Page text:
Open your eyes to the diversity and abundance of food and medicine that exists in our meadows, hedgerows and woodlands…
As humans, both our past and future are inextricably interconnected with the plant world. This course aims to bring us into closer connection with the plant world through exploring many ways in which we can form relationships with plants, with a particular focus on food and medicine. We will reconnect with ancestral ways of interbeing with the land by discussing the responsibility that comes with harvesting and using wild plants. As plants nurture us, how can we give back?
Throughout the day we will:
The course aims to open your eyes to the diversity and abundance of food and medicine that exists in our meadows, hedgerows and woodlands. It will leave you with enough knowledge to confidently and sustainably integrate a variety of wild plants into your recipes and medicine cabinets and offer ways to continue your onward learning journey.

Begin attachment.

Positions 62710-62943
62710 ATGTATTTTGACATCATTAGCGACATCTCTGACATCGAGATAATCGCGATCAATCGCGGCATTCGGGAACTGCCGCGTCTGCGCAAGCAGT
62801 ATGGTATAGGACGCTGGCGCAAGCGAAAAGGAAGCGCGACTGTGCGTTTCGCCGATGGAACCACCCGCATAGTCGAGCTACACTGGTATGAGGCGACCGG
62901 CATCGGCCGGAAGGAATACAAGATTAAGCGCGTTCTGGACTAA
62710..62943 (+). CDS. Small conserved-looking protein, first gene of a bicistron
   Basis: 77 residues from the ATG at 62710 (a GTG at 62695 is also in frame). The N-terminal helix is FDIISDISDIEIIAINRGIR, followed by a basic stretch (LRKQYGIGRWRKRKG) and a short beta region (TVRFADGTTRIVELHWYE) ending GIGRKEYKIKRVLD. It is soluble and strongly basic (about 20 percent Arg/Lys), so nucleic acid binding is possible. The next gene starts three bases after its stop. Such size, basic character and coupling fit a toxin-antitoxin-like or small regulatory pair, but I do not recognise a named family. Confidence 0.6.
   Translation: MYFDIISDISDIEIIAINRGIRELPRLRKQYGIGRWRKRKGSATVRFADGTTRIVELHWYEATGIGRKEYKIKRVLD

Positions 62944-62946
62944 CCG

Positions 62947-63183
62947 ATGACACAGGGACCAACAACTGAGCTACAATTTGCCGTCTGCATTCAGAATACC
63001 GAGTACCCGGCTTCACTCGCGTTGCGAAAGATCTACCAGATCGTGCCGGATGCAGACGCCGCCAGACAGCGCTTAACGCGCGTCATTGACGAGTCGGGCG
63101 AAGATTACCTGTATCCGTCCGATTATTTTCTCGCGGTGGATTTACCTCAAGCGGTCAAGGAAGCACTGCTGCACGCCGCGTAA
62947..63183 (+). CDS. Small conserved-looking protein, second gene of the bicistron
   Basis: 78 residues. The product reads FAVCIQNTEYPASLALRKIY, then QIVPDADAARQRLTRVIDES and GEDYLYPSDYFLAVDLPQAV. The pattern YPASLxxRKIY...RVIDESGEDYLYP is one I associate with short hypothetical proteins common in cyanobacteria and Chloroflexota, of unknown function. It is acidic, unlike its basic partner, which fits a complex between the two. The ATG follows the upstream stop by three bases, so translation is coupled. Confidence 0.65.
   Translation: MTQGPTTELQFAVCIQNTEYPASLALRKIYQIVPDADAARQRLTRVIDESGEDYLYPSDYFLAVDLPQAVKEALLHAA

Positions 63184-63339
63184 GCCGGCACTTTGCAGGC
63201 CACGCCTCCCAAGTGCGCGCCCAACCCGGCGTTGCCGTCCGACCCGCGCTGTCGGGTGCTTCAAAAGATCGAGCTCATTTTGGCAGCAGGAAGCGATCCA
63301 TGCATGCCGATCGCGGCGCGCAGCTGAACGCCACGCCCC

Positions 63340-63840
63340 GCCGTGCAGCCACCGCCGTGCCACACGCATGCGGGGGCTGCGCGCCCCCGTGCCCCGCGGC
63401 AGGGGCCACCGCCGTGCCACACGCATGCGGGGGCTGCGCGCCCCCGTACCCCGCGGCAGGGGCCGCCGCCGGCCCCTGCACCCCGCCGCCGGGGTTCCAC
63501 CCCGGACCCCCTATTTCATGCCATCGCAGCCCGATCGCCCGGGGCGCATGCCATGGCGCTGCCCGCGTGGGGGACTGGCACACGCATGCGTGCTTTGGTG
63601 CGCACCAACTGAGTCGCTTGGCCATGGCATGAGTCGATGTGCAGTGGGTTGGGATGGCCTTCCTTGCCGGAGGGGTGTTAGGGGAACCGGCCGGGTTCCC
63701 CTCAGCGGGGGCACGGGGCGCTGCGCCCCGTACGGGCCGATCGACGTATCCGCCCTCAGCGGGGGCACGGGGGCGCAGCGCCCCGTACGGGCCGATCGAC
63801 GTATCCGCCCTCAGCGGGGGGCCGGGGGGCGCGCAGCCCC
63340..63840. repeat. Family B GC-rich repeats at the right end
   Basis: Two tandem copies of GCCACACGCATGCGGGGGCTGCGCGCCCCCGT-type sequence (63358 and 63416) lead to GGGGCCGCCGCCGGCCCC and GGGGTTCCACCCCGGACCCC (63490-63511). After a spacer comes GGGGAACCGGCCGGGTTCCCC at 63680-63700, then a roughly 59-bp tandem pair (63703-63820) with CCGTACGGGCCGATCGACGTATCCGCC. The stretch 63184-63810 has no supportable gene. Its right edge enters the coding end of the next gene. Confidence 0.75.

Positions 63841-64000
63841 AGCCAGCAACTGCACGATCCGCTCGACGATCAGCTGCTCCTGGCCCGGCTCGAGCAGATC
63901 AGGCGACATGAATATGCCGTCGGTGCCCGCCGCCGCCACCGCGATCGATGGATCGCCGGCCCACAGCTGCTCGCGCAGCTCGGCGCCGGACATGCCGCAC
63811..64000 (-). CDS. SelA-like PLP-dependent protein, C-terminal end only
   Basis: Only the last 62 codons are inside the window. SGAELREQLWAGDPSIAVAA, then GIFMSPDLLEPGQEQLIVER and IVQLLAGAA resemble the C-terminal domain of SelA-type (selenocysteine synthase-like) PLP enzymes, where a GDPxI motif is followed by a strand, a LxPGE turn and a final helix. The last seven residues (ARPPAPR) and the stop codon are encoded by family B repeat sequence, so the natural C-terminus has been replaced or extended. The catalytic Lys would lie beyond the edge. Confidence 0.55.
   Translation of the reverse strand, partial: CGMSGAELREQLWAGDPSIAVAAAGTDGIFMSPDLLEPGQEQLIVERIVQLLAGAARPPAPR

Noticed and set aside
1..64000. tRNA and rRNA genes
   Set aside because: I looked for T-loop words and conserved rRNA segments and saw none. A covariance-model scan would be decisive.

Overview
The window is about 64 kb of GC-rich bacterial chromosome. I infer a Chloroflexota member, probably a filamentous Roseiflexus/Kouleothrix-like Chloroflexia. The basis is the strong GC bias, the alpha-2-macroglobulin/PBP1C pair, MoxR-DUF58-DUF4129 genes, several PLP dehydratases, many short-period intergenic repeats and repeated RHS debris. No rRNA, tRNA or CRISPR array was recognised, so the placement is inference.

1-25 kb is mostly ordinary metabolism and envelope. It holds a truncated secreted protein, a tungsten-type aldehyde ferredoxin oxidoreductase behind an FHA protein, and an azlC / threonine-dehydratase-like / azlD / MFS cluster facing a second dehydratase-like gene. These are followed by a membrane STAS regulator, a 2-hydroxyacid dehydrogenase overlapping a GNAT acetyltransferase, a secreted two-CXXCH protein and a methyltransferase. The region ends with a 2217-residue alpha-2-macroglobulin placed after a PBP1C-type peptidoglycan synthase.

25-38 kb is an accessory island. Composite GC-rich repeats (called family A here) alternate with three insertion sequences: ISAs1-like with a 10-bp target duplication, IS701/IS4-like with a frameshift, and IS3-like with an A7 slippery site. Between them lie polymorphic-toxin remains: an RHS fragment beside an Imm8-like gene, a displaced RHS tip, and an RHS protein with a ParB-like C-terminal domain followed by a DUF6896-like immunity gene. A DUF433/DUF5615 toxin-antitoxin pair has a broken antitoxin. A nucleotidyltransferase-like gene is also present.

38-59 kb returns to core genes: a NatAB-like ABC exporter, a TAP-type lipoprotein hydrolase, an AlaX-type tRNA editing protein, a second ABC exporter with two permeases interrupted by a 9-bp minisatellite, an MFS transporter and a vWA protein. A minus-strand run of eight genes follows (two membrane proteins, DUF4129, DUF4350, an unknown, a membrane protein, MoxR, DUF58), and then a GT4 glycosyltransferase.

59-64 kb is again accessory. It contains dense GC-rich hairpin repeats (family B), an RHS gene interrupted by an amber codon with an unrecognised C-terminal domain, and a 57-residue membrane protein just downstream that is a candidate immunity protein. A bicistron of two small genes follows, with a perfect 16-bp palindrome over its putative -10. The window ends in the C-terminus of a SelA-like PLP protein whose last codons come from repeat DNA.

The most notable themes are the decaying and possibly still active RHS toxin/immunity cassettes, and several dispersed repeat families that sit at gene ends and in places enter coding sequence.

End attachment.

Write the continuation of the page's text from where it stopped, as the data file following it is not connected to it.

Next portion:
The course is aimed at:
Anyone interested in learning more about plants and how we can use them.
£55 adults & 16+ / £20 kids 5-15 yrs / under 5s free
Event leader: Gabriele Warwick
Gabriele is obsessed with plants and how we relate to them as human beings. From the gnarly old oaks forming ancient woodland on Dartmoor to the ivy-leaved toadflax growing out of the walls in central Plymouth – each plant has a story to tell.
Gabriele runs plant walks, bringing people into closer connection to the plant world through telling stories, cooking wild food, making herbal remedies and crafting. He hopes to spark a fascination in people for the beauty of the natural world and to open people’s eyes up to the endless ways in which we can use plants. Plants and nature connection are the common thread which run through all of his work from managing a community garden project, leading canoe trips on the river Dart, growing native broadleaves for planting on Dartmoor and conducting plant surveys on farms in South Devon.
Gabriele has a Masters in environmental anthropology and studied practical ethnobotany with John Rhyder.